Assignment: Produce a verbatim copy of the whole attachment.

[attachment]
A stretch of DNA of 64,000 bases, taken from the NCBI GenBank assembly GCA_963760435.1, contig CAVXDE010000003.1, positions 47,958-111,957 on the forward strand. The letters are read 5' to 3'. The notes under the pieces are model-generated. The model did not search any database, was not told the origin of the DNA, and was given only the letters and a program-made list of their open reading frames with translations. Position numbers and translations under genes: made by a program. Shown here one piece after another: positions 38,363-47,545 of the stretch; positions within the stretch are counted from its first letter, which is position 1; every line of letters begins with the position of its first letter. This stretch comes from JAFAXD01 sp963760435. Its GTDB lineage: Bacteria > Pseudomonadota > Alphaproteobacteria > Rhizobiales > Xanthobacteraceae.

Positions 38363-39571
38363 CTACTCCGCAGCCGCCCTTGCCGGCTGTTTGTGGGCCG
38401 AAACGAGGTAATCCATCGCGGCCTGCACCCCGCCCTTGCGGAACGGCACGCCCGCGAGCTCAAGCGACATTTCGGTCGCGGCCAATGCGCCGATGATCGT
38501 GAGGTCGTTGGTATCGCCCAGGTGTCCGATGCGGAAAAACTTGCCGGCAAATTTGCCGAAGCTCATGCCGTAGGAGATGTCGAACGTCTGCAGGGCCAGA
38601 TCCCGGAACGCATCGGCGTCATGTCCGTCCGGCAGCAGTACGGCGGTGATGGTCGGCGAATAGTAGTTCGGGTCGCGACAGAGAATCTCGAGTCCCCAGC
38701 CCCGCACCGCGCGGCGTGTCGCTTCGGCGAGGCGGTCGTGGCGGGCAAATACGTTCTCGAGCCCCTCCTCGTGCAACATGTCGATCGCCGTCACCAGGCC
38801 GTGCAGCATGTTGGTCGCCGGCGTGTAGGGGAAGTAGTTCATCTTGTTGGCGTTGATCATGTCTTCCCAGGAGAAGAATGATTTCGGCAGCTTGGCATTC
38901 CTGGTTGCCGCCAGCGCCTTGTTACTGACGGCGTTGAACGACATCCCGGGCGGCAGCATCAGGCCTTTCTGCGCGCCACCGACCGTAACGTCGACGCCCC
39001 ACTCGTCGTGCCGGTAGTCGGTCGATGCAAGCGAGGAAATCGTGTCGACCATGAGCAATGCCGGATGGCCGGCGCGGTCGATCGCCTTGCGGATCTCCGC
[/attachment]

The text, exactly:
A stretch of DNA of 64,000 bases, taken from the NCBI GenBank assembly GCA_963760435.1, contig CAVXDE010000003.1, positions 47,958-111,957 on the forward strand. The letters are read 5' to 3'. The notes under the pieces are model-generated. The model did not search any database, was not told the origin of the DNA, and was given only the letters and a program-made list of their open reading frames with translations. Position numbers and translations under genes: made by a program. Shown here one piece after another: positions 38,363-47,545 of the stretch; positions within the stretch are counted from its first letter, which is position 1; every line of letters begins with the position of its first letter. This stretch comes from JAFAXD01 sp963760435. Its GTDB lineage: Bacteria > Pseudomonadota > Alphaproteobacteria > Rhizobiales > Xanthobacteraceae.

Positions 38363-39571
38363 CTACTCCGCAGCCGCCCTTGCCGGCTGTTTGTGGGCCG
38401 AAACGAGGTAATCCATCGCGGCCTGCACCCCGCCCTTGCGGAACGGCACGCCCGCGAGCTCAAGCGACATTTCGGTCGCGGCCAATGCGCCGATGATCGT
38501 GAGGTCGTTGGTATCGCCCAGGTGTCCGATGCGGAAAAACTTGCCGGCAAATTTGCCGAAGCTCATGCCGTAGGAGATGTCGAACGTCTGCAGGGCCAGA
38601 TCCCGGAACGCATCGGCGTCATGTCCGTCCGGCAGCAGTACGGCGGTGATGGTCGGCGAATAGTAGTTCGGGTCGCGACAGAGAATCTCGAGTCCCCAGC
38701 CCCGCACCGCGCGGCGTGTCGCTTCGGCGAGGCGGTCGTGGCGGGCAAATACGTTCTCGAGCCCCTCCTCGTGCAACATGTCGATCGCCGTCACCAGGCC
38801 GTGCAGCATGTTGGTCGCCGGCGTGTAGGGGAAGTAGTTCATCTTGTTGGCGTTGATCATGTCTTCCCAGGAGAAGAATGATTTCGGCAGCTTGGCATTC
38901 CTGGTTGCCGCCAGCGCCTTGTTACTGACGGCGTTGAACGACATCCCGGGCGGCAGCATCAGGCCTTTCTGCGCGCCACCGACCGTAACGTCGACGCCCC
39001 ACTCGTCGTGCCGGTAGTCGGTCGATGCAAGCGAGGAAATCGTGTCGACCATGAGCAATGCCGGATGGCCGGCGCGGTCGATCGCCTTGCGGATCTCCGC